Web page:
Discussion in 'NBA Discussion' started by 432J, Dec 7, 2017.
Maybe, but I think Luke has way more pressure on him.
This is definitely true IMO
So a long winded no they haven't been a FA destination.
I believe it is. I think Luke has had a lot of issues that aren't necessarily his fault but I don't think he's a great coach either.
I'll have the conversation you want, but let's be sure it's the conversation you've started.
"Have they been an FA destination?" isn't "They have no appeal as a FA destination." One is retrospective. One is prospective.
I'm just responding the same way you did. I don't mind having a civil conversation.
The question posed was: which team will bear fruit first between Brooklyn and LA?
My answer: LA has an inherent advantage because they'll have money available that Brooklyn doesn't have and because LA's history lends itself to a FA destination. If you want to call that a bias, I guess that's your prerogative, but the Lakers brand is the strongest in basketball. That counts for something and it inherently puts Brooklyn behind. That doesn't mean they can't come out on top, but they're going to start out behind the Lakers in terms of attraction and in terms of finances.
LA probably doesn't have the strongest brand. I guess it depends how you measure that, but as you've suggested New York (Knicks) have a strong brand, too. It's been valued more highly than the Lakers. Source: https://www.forbes.com/sites/kurtba...e-nbas-most-valuable-teams-2017/#77fbfc817966
All that said, people aren't exactly flocking to the Knicks or Lakers, so I'm looking elsewhere for advantages. I noted that LA has the advantage in the upcoming offseason and that Brooklyn would have cap in the next season (and probably the one after that). So, I don't know which will bear fruit sooner, but it's not at all clear that the Lakers will. That's been my point from the start.
So in 2019 the Nets will have the same situation the Lakers have in 2018.
Which means the Lakers will start in a position of strength over the Nets.
I'm glad we can agree.
I think what sets the Lakers apart is the PG talks of wanting to join LA over the summer. Toss in the Lebron rumors and that continues the momentum but really, if PG doesn’t leak that he wants to be a Laker then, no, there would be no evidence to suggest we’re a more preferred destination than the Nets. That changed once PG leaked that he preferred the Lakers. Forget the Lebron talk that has no evidence, and the PG development alone gives us an edge over Brooklyn.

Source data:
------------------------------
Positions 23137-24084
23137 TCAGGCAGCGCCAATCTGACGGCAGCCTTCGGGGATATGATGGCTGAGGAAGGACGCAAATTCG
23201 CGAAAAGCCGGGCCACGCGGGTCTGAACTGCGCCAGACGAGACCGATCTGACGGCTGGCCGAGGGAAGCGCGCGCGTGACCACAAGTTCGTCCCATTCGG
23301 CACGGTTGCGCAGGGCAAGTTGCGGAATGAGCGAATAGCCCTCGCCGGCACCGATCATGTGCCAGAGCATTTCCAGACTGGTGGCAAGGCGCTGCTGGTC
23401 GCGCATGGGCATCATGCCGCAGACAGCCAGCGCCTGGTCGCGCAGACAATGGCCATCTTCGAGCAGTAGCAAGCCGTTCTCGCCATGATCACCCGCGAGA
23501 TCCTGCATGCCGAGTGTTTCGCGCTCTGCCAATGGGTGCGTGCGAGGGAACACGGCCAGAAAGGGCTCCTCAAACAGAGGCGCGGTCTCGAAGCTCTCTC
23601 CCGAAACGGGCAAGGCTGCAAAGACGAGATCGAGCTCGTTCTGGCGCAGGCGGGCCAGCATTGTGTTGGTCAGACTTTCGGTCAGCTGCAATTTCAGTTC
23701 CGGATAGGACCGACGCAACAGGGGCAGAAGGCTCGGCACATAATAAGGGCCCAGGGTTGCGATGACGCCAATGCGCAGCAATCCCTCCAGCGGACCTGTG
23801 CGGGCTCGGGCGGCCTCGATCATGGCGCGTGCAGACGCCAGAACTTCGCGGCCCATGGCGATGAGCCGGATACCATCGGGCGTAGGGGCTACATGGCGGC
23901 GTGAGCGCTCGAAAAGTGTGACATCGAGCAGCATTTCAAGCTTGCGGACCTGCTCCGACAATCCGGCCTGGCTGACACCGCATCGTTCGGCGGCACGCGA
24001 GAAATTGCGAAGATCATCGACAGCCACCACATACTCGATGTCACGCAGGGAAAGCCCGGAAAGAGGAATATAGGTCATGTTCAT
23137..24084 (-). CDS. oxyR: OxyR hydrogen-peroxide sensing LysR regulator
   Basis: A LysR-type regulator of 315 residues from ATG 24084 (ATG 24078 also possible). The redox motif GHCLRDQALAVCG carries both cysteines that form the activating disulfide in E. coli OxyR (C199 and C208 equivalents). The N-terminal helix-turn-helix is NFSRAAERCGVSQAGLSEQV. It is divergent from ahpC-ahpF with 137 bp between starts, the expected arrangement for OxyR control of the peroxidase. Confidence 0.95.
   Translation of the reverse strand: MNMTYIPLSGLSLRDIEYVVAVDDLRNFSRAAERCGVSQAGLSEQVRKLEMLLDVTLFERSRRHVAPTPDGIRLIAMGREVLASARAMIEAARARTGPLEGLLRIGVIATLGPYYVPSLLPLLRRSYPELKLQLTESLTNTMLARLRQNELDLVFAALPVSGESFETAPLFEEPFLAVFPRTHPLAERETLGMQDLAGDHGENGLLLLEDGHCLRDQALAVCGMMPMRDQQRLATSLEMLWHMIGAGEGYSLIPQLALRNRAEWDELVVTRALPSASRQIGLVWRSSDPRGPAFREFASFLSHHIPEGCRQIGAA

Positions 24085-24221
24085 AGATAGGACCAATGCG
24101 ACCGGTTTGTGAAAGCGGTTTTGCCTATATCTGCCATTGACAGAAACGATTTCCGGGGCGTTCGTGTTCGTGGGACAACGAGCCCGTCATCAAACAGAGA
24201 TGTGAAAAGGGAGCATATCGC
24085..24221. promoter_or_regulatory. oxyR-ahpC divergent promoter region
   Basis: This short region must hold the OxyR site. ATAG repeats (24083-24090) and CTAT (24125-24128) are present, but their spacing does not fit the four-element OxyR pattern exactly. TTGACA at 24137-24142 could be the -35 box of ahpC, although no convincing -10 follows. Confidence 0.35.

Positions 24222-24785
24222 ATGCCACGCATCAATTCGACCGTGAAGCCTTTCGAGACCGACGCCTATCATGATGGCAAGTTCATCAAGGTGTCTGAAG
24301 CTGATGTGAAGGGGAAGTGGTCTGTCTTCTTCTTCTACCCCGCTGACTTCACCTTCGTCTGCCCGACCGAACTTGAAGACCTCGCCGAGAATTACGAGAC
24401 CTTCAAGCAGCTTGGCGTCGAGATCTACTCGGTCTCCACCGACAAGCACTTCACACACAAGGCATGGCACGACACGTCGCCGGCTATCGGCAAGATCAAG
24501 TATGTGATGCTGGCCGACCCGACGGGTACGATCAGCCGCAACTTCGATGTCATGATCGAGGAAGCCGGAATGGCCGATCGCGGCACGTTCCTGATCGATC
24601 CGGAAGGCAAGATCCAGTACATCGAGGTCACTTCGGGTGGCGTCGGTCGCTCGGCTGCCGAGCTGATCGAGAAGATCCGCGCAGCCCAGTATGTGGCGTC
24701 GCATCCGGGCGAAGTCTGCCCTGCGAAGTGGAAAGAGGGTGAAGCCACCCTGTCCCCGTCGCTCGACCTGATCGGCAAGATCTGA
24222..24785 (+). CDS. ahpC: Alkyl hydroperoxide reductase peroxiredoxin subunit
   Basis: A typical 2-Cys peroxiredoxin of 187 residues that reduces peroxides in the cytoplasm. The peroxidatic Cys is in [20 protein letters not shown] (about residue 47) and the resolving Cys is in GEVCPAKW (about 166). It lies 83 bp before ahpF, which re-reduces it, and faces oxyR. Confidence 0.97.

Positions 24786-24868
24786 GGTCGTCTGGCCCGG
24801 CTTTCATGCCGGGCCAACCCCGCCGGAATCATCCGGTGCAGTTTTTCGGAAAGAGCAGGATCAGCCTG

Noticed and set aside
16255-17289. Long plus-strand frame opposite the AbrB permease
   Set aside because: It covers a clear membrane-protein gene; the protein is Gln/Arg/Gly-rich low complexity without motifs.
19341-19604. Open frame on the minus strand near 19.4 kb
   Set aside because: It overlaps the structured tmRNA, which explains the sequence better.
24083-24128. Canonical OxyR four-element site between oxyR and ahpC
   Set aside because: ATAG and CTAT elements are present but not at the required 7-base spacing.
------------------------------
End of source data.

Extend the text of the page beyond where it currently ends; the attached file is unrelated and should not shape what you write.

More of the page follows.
i'd agree if george had stuck to his guns and forced a trade to la or bust. when he indicated he'd accept deals elsewhere, it was time to stop banking on him in FA. thus, i'm not sure you can put it as a point in the ledger, even though it was encouraging to have a player name the lakers as a preferred destination again. doesn't matter if you don't get the deal done.
my whole point here is that the lakers are moving talent to get cap space and bkn is sacrificing cap space in an effort to get talent. the teams are in similar spots. which method will work?
I don’t think it’s fair to say George didn’t stick to his guns. He didn’t have a no trade clause. OKC took a gamble and of course George has said the right things because, why piss off ALL of your new fan base? Nothing George has said convinced me that he’ll stay and their play hasn’t helped the cause.
I don’t claim to understand your bluster.
I wouldn't expect you to.
I agree with both of you. I think @wallangong is right to use George as the example: the Lakers are still a team players are interested in playing for. I've yet to see a big FA really push to get to Brooklyn. However, are we competitive enough to draw interest this summer remains to be seen. The key will be having enough space to add two max deals which the FO is confident they'll be able to do (they're not quite there yet).
Which brings me back to my original point: the Lakers have the ability to be attractive now while the Nets will have to wait at least a year. They won't have the means to attract more than one big FA this summer, they've never really shown tremendous FA appeal, and they don't have the name power that the Lakers do. They're inherently in a worse position for this question. They could still "win" by attracting a big name this summer while the Lakers are stuck giving Lopez an extension, but that'd mean they beat the odds to get there.
see...i think you're assuming FA is the only path to relevance. my point is that maybe nj keeps eating salary in order to take shots at reclamation projects. there's a chance they hit on that strategy sooner than the lakers hit on luring a top notch FA.
I think FA is the only way for either team to achieve relevance in a relevant time frame. That's why I'm still pretty focused on this 2018 plan because the alternative may work, but it'll take years for us to get there.
I definitely agree that their strategy is a good one for where they're at though. It's better than what they had before which was no plan at all. I think Russell/Okafor is a cool start, but I think they'll take a while to get anywhere and even when that happens, how good will they be? Good enough to compete with the other talented young teams? Maybe, maybe not.
i think they're equally plausible strategies. neither is likely to yield success, but they're at least nobler than what philly did.
i'm not sure anyone's "ahead" right now, though. if you don't win the lotto, it's a long slog to relevance.
I just disagree on the last point. Otherwise I think we're on the same page.
Happy for you, Jah